Thursday, March 19, 2015

Kids' Lab at the University of Basel Explores River Science

Dr. Nikolaus Kuhn and Debora Haller work with students at the Kid's Lab. Photo by Brigitte Kuhn.
The University of Basel’s Kids’ Lab illustrates the world of natural science to children between 6 and 12 years of age by engaging them in hands-on exploration.

Debora Haller is the head of the Kids' Lab. The Physical Geography and Environmental Change Research Group of the University of Basel supports the lab, including Dr. Nikolaus Kuhn, Dr. Wolfgang Fister and Brigitte Kuhn.

The students were asked at the starting point of a recent session using the Emriver Em2 geomodel how a gorge like the Grand Canyon can form. The children were free to hypothesize, and soon they found out the answer by running an experiment in the Em2.

First they helped fill up the Em2 with its granulate material—color-coded-by-size modeling media made of melamine plastic—which got them physically involved. With the guidance of an expert scientist, they built a plateau and then let the water run through. They were asked to observe different processes visible, such as infiltration, seepage, erosion and deposition and to put their observations into words, which involved them mentally. Once the canyon had formed, they documented the sequence of erosion on a worksheet to record their findings.

A model house in the Emriver Em2 geomodel. Photo by Debora Haller/Brigitte Kuhn.
Following the structured part of the lab, the more fun part followed. In groups the children had the task to save a model house placed at the riverbank from being swept away by flood water. They figured out solutions themselves or with the assistance of the instructors, such as supporting the bank with boulders and trees.

The children had their hands and minds engaged in this sensory learning experience. Little side-experiments were carried out—for example islands were heaped up, only to discover the river constantly sweeps the sediment away again. That brought up the subject of artificial islands, like Palm Islands built in the Persian Gulf, and what problems might turn up there. Overall, geological processes became visible, tangible and fun, even for the smallest kids in this session of the Kids’ Lab.

Students experiment with the Em2. Photo by Debora Haller/Brigitte Kuhn.

It is wonderful to see a university who is doing sophisticated research with an Em2 and Emflume1 also use the Em2 to educate young students—our researchers of the future.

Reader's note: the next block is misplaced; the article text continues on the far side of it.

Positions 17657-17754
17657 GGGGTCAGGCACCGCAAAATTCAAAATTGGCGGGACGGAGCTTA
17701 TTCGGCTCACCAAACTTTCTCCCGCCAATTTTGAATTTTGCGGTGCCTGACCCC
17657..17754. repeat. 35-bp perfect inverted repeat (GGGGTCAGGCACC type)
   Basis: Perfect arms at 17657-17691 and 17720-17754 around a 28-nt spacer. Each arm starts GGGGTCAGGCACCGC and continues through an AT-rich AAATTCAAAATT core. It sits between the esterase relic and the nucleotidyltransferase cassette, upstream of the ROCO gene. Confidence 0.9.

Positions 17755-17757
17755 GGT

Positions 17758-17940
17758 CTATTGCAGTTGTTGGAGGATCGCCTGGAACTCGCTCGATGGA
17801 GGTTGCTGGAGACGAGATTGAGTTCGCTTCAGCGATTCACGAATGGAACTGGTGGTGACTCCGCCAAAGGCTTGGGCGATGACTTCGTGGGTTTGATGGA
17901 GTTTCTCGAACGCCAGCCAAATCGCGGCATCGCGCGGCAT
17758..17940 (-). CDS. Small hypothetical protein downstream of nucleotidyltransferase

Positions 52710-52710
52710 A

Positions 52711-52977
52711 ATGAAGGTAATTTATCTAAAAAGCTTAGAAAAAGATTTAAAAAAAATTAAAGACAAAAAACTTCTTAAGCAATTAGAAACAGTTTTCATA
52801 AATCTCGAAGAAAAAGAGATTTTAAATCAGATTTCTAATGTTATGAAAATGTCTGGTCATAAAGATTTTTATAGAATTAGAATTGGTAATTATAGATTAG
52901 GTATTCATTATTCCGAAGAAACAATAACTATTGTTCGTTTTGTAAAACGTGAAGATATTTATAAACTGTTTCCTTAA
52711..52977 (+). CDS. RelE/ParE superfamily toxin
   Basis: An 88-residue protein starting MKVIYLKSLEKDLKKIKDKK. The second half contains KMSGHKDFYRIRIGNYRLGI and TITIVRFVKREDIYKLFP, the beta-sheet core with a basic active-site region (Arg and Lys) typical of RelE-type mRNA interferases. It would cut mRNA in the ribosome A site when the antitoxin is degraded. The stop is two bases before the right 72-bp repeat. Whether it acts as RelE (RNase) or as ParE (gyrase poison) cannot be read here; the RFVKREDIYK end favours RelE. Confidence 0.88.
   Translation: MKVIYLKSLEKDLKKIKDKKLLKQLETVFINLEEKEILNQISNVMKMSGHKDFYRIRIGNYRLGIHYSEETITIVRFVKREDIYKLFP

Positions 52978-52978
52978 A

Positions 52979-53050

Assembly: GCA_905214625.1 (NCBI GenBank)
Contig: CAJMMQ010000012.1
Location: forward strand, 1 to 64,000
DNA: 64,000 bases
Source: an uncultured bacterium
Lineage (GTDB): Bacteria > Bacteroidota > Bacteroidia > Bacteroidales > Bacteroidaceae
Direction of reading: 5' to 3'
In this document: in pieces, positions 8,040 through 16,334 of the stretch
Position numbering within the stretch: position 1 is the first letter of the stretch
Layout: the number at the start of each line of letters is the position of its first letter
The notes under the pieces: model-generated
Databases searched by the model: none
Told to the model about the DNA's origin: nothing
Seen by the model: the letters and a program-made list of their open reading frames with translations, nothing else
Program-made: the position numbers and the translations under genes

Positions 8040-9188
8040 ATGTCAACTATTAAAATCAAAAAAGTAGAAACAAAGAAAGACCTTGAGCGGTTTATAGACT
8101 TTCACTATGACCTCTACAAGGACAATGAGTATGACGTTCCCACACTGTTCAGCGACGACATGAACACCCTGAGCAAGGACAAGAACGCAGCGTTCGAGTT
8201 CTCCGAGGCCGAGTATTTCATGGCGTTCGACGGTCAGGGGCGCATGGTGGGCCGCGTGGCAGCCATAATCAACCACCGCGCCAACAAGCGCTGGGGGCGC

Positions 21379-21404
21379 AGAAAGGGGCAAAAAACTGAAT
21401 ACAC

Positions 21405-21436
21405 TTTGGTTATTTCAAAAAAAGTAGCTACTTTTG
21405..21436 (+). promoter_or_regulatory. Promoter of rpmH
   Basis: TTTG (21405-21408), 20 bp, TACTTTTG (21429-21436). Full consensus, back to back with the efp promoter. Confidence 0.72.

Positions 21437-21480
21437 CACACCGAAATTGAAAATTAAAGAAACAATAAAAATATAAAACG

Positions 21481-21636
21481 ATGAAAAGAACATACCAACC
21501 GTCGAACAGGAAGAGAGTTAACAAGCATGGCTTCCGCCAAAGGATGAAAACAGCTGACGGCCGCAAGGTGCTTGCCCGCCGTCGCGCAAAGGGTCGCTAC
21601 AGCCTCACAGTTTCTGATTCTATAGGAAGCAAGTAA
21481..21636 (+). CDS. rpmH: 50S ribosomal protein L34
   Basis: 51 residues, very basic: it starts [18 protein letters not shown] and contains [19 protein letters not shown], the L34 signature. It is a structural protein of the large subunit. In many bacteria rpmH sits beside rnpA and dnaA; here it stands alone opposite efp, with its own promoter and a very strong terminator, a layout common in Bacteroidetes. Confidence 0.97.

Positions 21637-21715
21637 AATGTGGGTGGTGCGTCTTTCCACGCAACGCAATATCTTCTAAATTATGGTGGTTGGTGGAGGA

Dr. Wolfgang Fister teaches students at the Kids' Lab. Photo by Debora Haller/Brigitte Kuhn.

Friday, March 6, 2015

Teaching remote sensing concepts and methods with Emriver Modeling Media


Our Emriver color-coded-by-size modeling media is labeled as component 3
in this figure from Clark's paper.
Editors note: This blog post was written by our new River Scientist, Dr. Amanda Nelson.

Recently our Emriver color-coded-by-size modeling media was featured in a paper written by Dr. Jeffrey J. Clark, out of the Lawrence University Department of Geology and Environmental Studies.

In “ ‘Hands-on’ Remote Sensing of Physical Models in Exploration of Surficial Processes,” Clark utilizes our color-coded media to teach remote sensing concepts and methods. Remote sensing is the science of obtaining information about objects or areas from a distance, typically from aircraft or satellites.

Clark emphasizes the importance of using physical models when demonstrating various aspects of science. All the projects he described use data acquisition systems consisting of common consumer electronics (e.g. a digital camera and Microsoft Kinect) to track changes in time and space (temporal and spatial) in a scale model of a fluvial setting.

The first project was designed for GIS and Earth Science courses and involved taking photography of the fluvial models and creating Digital Elevation Models (DEMs) from them. Then, the class compared those DEMs to DEMs of Mars topology.

Another project was geared toward an Introduction to Remote Sensing course. It involved using the camera and software to demonstrate procedures and theories of remote sensing by experimenting with resolution and the equipment.

There was also a more experimental portion using the same camera and computer program to simulate remote sensing and how it helps science today. They ran a stream model while photographing it and subtracting the resulting DEMs from the initial DEMs to get a map of the change over time, including erosion and sedimentation, after predicting the changes they expected. This imitates what can be done with satellite imagery of streams. 

A figure from Clark's paper.

A figure from Clark's paper.

It is exciting to see our modeling media used for this application. GIS and remote sensing add to the richness of fields for which Emriver products have already been found useful, including geomorphology, hydrology, civil engineering and more. 

Clark's paper can be found on our Resources Page of emriver.com. The page compiles materials to help Emriver users get the most out of their models.